I feel like this picture doesn’t even do them justice!!!! This top one is heart shaped, completely unintentional but they were baked with loooove. ha-ha, corny. Anyway. I tried a baby one. Burned my tongue on a blueberry. It was worth it. Left a couple cookies at home for my parents to try, and was hoping to snag another but they were GONE! The kids loved that it was a summery dessert that wasn’t TOO sweet. Maybe next time I’d put a little sugar on the top for the extra little something, but either way I would make these again in a heartbeat. So quick, before summer is over go grab some blueberries and whip these up!!!



{Recipe adapted from Hot Sweet Eats}

Martha’s cherry pie (complete with cherry massacre)

On Saturday I made a cherry pie. In my previous interrogation of my brother (see banana bread post), the one thing he really wanted me to bake for him was a cherry pie. This time I didn’t need to scour the internet for a recipe; I knew exactly who I was going to turn to for the recipe. Martha Stewart, of course! I love her. I decided on a sweet cherry pie because I didn’t think my brother would have liked a sour one. He is very finicky about the foods he will consume.

As Greta has stated, I am in Germany now. The only problem with that is I don’t know when I am going to get around to baking something. I am not moved into my permanent location and won’t be until the 25th. I am staying at a friend’s until then. Maybe I’ll just take over her kitchen for a day…

The recipe is in two parts: the pie crust and the pie filling.

Ingredients for crust:

– 2 and 1/2 cups of all-purpose flour, plus a little extra for rolling out the pie dough

– 1 tsp. of salt

– 1 tsp. of granulated sugar

– 1 cup (2 sticks) of cold, unsalted butter (cut into pieces)

– 1/4 to 1/2 cup of ice water

Step One: In a food processor or, in my case, using a pastry blender, combine the sugar, salt, and sugar. Pulse briefly or mix them together. Add the butter. Pulse or blend until the mixture looks like a course meal. It should have small chunks. Once you have achieved this, add the ice water. Start by adding 1/4 cup of ice water, then determine whether the mixture could use more or not. The dough should still look crumbly, put if pressed together, it should hold together. If the dough doesn’t hold together, you need to add more ice water. But be careful not to add too much!

I made the mistake of adding the water into the mixture at the same time that I added the butter. It was a tad more difficult to blend together, but the end result was still the same.

Step Two: Divide the dough in half and wrap each half in plastic wrap. Make sure to press the halves into 3/4 inch thick disks. Then pop them into the refrigerator and chill them for at least one hour, until they are firm. You can refrigerate the dough for up to three days, if need be.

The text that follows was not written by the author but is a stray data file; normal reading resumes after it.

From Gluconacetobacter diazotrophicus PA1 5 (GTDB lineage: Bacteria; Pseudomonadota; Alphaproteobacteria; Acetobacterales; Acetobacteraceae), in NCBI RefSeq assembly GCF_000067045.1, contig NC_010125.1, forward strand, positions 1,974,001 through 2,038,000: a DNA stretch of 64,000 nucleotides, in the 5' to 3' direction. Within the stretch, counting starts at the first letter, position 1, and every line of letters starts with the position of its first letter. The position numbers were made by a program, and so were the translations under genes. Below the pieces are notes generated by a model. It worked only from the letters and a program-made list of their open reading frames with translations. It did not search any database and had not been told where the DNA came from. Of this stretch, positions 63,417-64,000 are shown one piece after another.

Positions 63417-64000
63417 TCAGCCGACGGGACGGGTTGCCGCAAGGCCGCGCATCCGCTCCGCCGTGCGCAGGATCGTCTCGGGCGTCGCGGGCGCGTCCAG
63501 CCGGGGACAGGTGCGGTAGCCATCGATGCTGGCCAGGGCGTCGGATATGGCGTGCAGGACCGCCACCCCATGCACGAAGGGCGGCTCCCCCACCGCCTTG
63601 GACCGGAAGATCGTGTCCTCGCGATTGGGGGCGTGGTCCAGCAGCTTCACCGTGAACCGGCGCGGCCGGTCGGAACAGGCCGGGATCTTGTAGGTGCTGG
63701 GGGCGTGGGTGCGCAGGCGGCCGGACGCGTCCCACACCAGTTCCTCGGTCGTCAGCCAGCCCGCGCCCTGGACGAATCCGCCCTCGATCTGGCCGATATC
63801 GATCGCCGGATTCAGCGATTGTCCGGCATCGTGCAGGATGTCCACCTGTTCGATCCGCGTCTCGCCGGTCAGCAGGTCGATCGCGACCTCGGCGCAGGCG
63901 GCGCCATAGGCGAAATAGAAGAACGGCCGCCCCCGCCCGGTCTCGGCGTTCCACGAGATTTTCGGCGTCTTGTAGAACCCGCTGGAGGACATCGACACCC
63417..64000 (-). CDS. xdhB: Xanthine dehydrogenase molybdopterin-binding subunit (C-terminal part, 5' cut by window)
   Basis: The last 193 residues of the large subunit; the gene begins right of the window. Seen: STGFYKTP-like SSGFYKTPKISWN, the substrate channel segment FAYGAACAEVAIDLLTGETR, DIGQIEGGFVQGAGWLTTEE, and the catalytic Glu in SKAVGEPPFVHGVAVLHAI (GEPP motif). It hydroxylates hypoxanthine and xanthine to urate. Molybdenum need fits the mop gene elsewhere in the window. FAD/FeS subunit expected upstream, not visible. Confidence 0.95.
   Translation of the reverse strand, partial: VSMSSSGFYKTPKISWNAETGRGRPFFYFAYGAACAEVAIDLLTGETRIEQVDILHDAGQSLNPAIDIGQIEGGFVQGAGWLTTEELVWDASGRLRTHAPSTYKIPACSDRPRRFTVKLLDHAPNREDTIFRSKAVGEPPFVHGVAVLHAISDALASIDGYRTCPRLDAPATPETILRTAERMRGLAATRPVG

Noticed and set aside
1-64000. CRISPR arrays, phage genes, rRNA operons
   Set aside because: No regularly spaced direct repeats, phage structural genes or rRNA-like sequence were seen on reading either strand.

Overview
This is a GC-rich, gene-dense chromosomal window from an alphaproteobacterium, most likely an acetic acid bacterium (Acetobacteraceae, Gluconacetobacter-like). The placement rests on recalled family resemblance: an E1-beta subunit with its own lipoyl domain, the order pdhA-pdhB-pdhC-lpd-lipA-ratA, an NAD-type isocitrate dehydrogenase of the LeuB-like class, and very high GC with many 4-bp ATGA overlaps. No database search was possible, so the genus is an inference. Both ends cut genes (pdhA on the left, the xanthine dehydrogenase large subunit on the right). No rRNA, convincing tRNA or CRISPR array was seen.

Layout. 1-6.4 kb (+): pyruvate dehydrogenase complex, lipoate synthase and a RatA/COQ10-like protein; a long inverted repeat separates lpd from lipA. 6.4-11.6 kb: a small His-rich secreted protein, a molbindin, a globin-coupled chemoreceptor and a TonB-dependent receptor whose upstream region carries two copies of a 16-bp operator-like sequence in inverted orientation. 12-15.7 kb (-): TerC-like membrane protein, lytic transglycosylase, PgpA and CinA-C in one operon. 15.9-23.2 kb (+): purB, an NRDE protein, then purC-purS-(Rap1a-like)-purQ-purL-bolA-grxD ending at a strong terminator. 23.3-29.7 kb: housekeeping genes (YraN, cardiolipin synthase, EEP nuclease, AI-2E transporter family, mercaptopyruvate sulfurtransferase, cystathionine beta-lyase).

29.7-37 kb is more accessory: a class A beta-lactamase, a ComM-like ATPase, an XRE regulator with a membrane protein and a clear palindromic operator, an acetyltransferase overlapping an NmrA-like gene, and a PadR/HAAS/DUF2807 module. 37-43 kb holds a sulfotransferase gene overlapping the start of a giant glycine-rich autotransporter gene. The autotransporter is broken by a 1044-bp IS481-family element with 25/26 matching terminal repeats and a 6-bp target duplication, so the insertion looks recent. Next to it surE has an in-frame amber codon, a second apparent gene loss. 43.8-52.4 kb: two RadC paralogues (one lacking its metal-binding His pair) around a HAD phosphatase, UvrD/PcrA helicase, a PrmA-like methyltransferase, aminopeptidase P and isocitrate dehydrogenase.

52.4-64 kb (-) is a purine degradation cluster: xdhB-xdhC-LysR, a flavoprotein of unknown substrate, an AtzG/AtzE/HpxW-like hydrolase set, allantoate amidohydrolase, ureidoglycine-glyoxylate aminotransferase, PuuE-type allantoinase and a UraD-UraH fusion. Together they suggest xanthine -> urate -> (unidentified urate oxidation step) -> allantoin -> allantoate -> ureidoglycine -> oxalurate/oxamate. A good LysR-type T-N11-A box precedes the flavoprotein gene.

Step Three: Roll the dough out onto a floured surface. Make sure to work quickly because the dough does come to room temperature fairly fast, and then it is harder to work with. Roll one disk into a 14-inch circle, then wrap it around your rolling pin to move it into a 9-inch pie pan. Gently fit the dough into the pan, making sure not to stretch out the dough. Then trim the edges until there is an inch long overhang on all sides. Put the pie pan and the other dough disk back in the fridge until you need it. (I made another mistake of rolling them both out at the same time. Oh well. It still turned out. Hey, I was having an off day.)

Ingredients for pie filling:

– 2 pounds of cherries (calls for bing, I used red), halved and pitted

– 1/2 cup of granulated sugar

– 2 Tbs. of cornstarch

– 2 Tbs. of lemon juice

– All-purpose flour (for rolling out the other dough disk)

– 1 large egg yolk, beaten with 1 Tbs. of water, for egg wash

– 1 Tbs. of turbinado or granulated sugar (for sprinkling on top)

Step One: Pit those cherries. If you have a cherry pitter, kudos to you. When I was making this pie I was wishing that I had bought one on my last trip to Williams-Sonoma. Cut the cherries in half after you pit them. If you are like me and don’t have a cherry pitter, cut the cherries in half first, then pit them. This is where I had a cherry massacre going on.

My brother helped me take pictures of the cherry massacre, as my hands were becoming increasingly stained red. Fortunately, after about three washes, my hands weren’t stained anymore.

Step Two: Combine the cherries with the cornstarch, sugar, and lemon juice. Then toss it all together until the cherries are well coated. You should probably also preheat your oven to 400 degrees Fahrenheit at this point.

Step Three: Pour the cherry mixture into your prepared pie pan.

Step Four: Roll your second dough disk into another 14-inch circle. Now you have to decide what kind of top you want your pie to have. You can either cut the dough into eight 1 and 1/2 inch wide strips, discard the shortest two, and weave the others into a lattice. Or you can take the route I did and simply wrap the dough around your rolling pin and lay it over the top, trimming the edges and cutting slits into the top. Crimp the edges with a fork, or pinch the edges together.